Sorry, but resin plastic cuffs at Celine and Fendi crystal embellished brass rings? Has jewelry sunk with the downfall of the economy? Don’t get me wrong, I think resin, crystals and brass are excellent materials for certain types of jewelry, but the way those luxury fashion brands market their products rips the soul right out of jewelry. The industry desperately needs to switch gears to become one that provides jewelry with more integrity, more spirit, more originality and lively stories behind each piece.

I believe a return to handmade may be the very answer, and encourage you to seek out the real jewelers, the true metalsmiths and artisans out there designing and creating real jewelry with passion and meaning. Jewelry that is neither materialistic nor superficial, just genuine and meaningful.

I recently stumbled upon a fabulous online community founded in Brooklyn, NY – Etsy. The Etsy community spans the globe with buyers and sellers coming from more than 150 countries around the world. Its mission is to enable people to make a living making things, and to reconnect makers with buyers. Their vision is to build a new economy and present a better choice: Buy, Sell, and Live Handmade. Well, Etsy, you have my vote.

Look at it as a fair trade marketplace with awesome, unique handmade products made not by individuals living in developing countries, but by creative minds living in over-industrialized nations.

It’s about time.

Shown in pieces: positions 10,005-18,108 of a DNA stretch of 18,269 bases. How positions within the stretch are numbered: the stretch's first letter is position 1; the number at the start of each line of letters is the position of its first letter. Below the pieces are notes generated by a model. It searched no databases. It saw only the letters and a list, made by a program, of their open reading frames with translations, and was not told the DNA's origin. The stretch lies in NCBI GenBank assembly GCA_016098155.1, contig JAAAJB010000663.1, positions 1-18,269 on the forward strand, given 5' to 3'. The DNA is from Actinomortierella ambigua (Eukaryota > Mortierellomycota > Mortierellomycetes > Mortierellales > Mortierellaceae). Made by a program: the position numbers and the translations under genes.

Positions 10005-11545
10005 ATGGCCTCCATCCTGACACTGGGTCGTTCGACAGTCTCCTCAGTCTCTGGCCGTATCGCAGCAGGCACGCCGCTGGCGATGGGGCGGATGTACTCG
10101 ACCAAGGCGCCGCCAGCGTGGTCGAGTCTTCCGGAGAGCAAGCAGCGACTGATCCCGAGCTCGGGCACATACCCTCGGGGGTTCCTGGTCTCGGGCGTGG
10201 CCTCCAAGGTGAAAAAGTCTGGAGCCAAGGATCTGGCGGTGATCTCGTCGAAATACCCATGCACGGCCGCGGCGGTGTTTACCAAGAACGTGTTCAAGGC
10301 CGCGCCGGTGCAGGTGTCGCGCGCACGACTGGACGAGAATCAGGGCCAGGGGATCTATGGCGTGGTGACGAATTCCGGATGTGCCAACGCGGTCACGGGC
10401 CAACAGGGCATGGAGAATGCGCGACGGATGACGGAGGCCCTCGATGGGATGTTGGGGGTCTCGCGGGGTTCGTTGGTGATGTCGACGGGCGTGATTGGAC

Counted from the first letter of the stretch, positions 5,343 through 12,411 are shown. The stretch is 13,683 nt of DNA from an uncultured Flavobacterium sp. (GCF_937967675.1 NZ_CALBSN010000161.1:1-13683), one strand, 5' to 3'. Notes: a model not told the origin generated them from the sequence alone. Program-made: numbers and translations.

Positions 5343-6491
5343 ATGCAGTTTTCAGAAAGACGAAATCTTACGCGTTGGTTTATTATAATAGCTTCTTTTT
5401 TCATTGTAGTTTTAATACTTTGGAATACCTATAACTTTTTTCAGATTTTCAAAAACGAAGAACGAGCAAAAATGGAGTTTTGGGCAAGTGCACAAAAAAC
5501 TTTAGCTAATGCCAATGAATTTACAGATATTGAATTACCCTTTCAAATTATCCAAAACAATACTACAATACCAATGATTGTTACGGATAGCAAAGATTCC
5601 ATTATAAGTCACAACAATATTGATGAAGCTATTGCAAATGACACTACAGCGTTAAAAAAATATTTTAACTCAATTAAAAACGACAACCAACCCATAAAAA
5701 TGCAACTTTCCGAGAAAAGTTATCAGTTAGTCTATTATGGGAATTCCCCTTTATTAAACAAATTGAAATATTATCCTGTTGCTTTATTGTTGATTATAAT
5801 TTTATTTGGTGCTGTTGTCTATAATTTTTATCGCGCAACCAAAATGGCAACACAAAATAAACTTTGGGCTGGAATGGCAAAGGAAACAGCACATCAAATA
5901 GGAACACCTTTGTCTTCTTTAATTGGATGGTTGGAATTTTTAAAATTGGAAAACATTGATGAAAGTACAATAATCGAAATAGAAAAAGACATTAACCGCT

Check out the awesome article in the March 2011 issue of Horizon Magazine entitled “Green is the New Black” by journalist writer and DIAZ jewelry wearer Helen Dalley.

“Forget unflattering hemp skirts and kitschy ethical jewellery; eco fashion is evolving into something way cooler as a wave of environmentally conscious style pioneers steer green design into more glamourous territory in Hong Kong”.

The article features excerpts from interviews with local pioneers, including our very own Creative Director, Salina on global trends in sustainable fashion and it’s influences in Hong Kong.


LV Shanghai

Source: Shanghai Daily Photo: China Daily

Sustainable fashion often conjures up images of uncomfortable, unflattering hemp clothing designs or semi-precious, ethnic style hand-made jewelry rather than luxury. In recent years, thanks to the growing market for sustainable fashion goods in the west, advances in sourcing, design and production have led to brands creating sustainable alternatives that are equal to, if not surpassing the creativity, designs, styles, quality and value of conventional luxury fashion products. When LVMH Moët Hennessy Louis Vuitton, the world’s leading luxury products group takes a stake in Edun, the ecological and ethical fashion brand created by rock star Bono and his wife, Ali Hewson, it’s clear there’s a growing level of awareness and a shift in consumer demand for sustainable fashion (along with a tinge of guilty conscience on the part of conventional luxury fashion, perhaps?). Hopefully, this will help to improve attitudes towards sustainable fashion in Hong Kong and the rest of Asia, where fashion is heavily influenced by the west and demand is largely associated with brand image.